Abnormal development of the pulmonary veins may result in either partial or complete anomalous drainage back into the systemic venous circulation. In contrast, partial anomalous pulmonary venous return (PAPVR) is usually an acyanotic condition.
Total anomalous pulmonary venous return (TAPVR) is a congenital disorder characterized by total mixing of systemic venous blood and pulmonary venous blood within the heart. This complete mixing of venous blood produces cyanosis.
For patients with anomalous pulmonary venous return, echocardiography is the preferred examination.
The echocardiogram demonstrates an enlarged right ventricle and a small left atrium. It may also show the pattern of abnormal pulmonary venous connections. When the pattern of Doppler venous flow of the abdominal veins is obtained, the finding of venous flow away from the heart is pathognomonic of TAPVR below the diaphragm. Shunting occurs almost exclusively from right to left at the atrial level.
Electrocardiograms demonstrate right ventricular hypertrophy, usually a qR pattern in V3, R, and V1. The P waves are frequently tall and spiked.
TAPVR is a cyanotic lesion. Echocardiographic results usually confirm the diagnosis. MRI and fast CT are also useful for defining pulmonary venous drainage. With cardiac catheterization, the presence of anomalous pulmonary veins may be demonstrated by means of selective pulmonary arteriography.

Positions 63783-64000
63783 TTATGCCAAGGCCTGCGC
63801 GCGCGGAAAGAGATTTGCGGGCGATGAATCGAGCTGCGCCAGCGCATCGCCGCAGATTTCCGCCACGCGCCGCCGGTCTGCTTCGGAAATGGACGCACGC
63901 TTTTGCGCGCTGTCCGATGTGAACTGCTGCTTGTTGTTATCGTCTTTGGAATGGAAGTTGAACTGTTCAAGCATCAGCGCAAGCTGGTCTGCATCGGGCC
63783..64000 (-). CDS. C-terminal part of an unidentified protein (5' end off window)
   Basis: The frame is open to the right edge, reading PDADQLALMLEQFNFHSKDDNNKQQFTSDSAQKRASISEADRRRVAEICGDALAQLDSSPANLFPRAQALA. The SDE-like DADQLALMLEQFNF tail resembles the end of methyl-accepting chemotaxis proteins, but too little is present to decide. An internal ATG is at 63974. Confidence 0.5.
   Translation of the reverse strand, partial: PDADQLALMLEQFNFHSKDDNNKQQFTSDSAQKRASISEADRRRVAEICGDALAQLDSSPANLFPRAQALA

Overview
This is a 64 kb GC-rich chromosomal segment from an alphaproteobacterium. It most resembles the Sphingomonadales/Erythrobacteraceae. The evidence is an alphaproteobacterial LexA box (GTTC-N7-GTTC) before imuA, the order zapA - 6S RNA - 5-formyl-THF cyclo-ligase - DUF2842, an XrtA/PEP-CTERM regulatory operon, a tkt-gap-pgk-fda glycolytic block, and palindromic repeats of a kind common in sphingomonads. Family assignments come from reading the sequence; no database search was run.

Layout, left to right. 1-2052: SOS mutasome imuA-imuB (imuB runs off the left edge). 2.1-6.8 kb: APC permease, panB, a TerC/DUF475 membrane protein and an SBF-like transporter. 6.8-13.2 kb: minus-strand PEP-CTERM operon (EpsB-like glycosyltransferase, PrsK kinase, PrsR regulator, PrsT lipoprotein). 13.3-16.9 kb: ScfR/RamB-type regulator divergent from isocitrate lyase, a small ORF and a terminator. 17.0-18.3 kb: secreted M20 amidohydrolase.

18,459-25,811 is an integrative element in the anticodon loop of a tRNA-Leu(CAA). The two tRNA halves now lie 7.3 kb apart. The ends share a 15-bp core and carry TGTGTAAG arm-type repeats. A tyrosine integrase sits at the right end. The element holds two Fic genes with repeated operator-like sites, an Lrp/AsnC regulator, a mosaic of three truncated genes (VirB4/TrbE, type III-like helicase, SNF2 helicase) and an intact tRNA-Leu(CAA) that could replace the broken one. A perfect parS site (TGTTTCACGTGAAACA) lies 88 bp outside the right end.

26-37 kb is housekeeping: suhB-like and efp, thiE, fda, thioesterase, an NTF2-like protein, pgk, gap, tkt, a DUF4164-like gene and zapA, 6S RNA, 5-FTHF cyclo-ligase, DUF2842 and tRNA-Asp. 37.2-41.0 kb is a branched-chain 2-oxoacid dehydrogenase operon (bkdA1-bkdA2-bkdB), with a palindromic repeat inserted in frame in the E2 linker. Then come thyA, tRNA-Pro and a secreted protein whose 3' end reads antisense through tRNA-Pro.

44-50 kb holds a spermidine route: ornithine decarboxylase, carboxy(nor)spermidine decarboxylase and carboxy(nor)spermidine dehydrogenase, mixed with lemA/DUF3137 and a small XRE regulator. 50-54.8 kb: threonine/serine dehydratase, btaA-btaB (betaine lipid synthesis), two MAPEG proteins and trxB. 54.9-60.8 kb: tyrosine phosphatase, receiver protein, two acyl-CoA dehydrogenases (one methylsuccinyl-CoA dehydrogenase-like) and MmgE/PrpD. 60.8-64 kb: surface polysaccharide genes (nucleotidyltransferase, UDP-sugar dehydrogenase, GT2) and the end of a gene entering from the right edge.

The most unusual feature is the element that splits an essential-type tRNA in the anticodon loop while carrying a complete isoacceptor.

Sometimes, in anomalous pulmonary venous return, echocardiographic views are limited, and MRI may be necessary.
There are 3 major clinical patterns of TAPVR:
Severe pulmonary venous obstruction
Early heart failure
Mildly symptomatic or asymptomatic TAPVR.
See the image below depicting TAPVR.
Anomalous pulmonary venous return (APVR). Types of total anomalous pulmonary venous connection.
The history, physical signs, and electrocardiographic and radiographic findings of PAPVR and TAPVR are similar to those seen in patients with an isolated ostium secundum atrial septal defect (ASD). In some cases, an anomalous vein that drains into the inferior vena cava appears on chest radiography as a crescentic shadow of vascular opacity (like a scimitar) along the right border of the cardiac silhouette (scimitar syndrome). In these patients, an associated ASD is not seen; rather, pulmonary sequestration and anomalous arterial supply to the affected lobe of the lung are encountered.